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Mt Hood rescue/tragedy

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Postby T Sharp » Sun Dec 20, 2009 4:16 am

I agree with Buckaroo on many equipment points, and will leave the accident conjecture to you all, ...I will however weight in on the conditions, particularly the upper reaches of Mt. Hood in winter. The mountain is a giant choss pile that is held together by rhyme ice, this is particularly the case in winter, and as such the absolute best climbing conditions will be found in the winter/early spring, when the rhyme is feet thick and the consistency of stryo-foam. Rock fall is a distant hazard, that can make many routes out of shape in the summer, and fall.

On the Reid Glacier Headwall there are several runnels that can be climbed on the lower pitches above the bergschrund, and in winter they are predominately steep snow, with short pitches of ice, and rock through tight constrictions that must be negotiated. On the upper pitches, there are some larger ice bulges, but they tend to be on less steep terrain, and are more easily tackled. That side {W} of the mountain will offer some warning to impending weather, and it is not impossible to down climb, though many of the sections require a face in descent, due to the steepness of the slope, with a two handed plunge of the axe, and a descend kick-kick- repeat technique. Some teams will opt to boot axe belay some pitches during retreat, I have had to do this on that route a few times, for various reasons.

I do not think that winter attempts on Mt. Hood are unreasonable, or fool hardy, teams have to be prepared to self rescue and carry survival gear sufficient to spend several days in a snow cave. Climbers also have to be adept at manipulating gear and systems in nasty conditions. So to the equipment list I would add lots of wands to mark the approach to the Illumination saddle, and then down onto the Rieid Glacier. I would also add transceivers, with each climber knowing how to use them. It can snow wicked amounts on Mt. Hood, and spenddrift avalanches will begin with only about 8" of accumulation. The avy conditions will stabilize fairly quickly after a storm, so if you get pinned down, give the mountain 12-24 hours to stabilize before trying to retreat or continue on the route. Pickets, long and short screws and flukes, and plenty of runners, for sumul-climbing/ belay/retreat anchors, and a comprehensive first aid kit are necessary also.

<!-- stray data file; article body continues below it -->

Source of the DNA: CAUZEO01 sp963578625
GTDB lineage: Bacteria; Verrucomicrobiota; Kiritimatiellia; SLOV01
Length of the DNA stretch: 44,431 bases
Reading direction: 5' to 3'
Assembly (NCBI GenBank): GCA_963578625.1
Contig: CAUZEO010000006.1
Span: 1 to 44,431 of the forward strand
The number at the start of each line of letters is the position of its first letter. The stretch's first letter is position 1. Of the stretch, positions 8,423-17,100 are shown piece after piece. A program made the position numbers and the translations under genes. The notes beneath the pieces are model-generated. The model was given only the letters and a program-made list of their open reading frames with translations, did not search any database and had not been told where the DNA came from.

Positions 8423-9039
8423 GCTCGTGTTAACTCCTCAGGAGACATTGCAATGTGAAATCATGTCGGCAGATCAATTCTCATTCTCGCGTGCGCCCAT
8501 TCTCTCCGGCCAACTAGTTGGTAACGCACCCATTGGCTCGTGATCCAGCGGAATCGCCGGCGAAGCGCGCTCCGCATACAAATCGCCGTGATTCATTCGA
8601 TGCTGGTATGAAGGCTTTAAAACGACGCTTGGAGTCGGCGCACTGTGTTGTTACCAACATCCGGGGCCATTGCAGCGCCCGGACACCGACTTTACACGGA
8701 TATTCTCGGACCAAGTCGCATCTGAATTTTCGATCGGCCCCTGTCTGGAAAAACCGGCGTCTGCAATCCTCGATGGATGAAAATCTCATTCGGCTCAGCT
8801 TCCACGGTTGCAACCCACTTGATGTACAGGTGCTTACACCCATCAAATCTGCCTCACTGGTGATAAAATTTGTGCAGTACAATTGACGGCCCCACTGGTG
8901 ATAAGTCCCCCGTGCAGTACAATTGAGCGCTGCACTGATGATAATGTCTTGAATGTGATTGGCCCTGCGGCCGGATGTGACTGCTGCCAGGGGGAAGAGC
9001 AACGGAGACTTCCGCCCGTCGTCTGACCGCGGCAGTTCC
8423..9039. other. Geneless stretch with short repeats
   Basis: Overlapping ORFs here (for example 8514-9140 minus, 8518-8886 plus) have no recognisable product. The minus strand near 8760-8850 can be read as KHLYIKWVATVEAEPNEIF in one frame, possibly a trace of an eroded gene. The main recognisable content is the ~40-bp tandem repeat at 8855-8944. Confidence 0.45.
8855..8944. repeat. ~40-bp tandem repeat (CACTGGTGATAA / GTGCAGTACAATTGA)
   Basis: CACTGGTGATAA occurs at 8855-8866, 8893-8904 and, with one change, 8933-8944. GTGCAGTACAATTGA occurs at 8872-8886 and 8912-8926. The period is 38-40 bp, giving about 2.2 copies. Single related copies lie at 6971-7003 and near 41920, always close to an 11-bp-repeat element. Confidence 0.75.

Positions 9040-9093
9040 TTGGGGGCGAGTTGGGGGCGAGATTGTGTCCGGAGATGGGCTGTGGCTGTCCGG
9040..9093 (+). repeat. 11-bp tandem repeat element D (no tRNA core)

Do not climb into the teeth of a forecasted storm as Mt. Hood will get hit by any weather that is in the region, but with that said, if unexpected weather pins you down, dig a cave, conserve energy and food, and wait it out, it will improve in a few days at most. I do not think a "light and fast" equipment rack is sufficient for Cascade Volcano winter attempts. If the shit hits the fan, you will be hard pressed to survive even with a full on winter mountaineering kit.

Winter attempts on Mt. Hood are great experience for climbers who aspire to higher goals, [like Denali] and can be very rich and rewarding. The onus is on the team to make smart decisions, and work together. Do not count on rescue, even if you have a mountain location beacon, [aka cadaver location devices], as it is your responsibility to get your own damn team off the mountain. Know this as a team before making your attempt. Tell others about your plan and stick to it...don`t sign out for the Reid Glacier, and then morph the climb into the West Ridge, if you get disoriented in a white out, hunker down, and wait for the fog to lift, if the chosen route is out of the question, retreat and live to climb it another day.

Live Smart, Climb Safe
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Postby Sierra Ledge Rat » Mon Dec 21, 2009 1:53 am

The Chief wrote:SLR

Thanks and concur 100%!


PS: I know you most likely understand where I am coming from my background as a retired ABHC(NAC/NPJ).


Yes, I understand where you're coming from. I personally instigated numerous aircraft accident investigations because of my student pilots (hit the wing on deck during landing, crashed into another jet on deck during taxi, ground off 1 foot of the tail dragging it down the runway, ripped off a refueling basket in flight, etc......)
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Postby Bryan W » Sat Jan 02, 2010 9:20 pm

Any new news that hasn't been reported here?
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Postby lasvegaswraith » Sat Jan 02, 2010 9:43 pm

Last article I saw an update on was 12/22 with no new news unfortunately.
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Postby oldsnowy » Sun Jan 03, 2010 1:02 am

And in conclusion.............know all that you can about the route, know all that you can about conditions, be fully prepared for changes and surprises, and have a Plan B.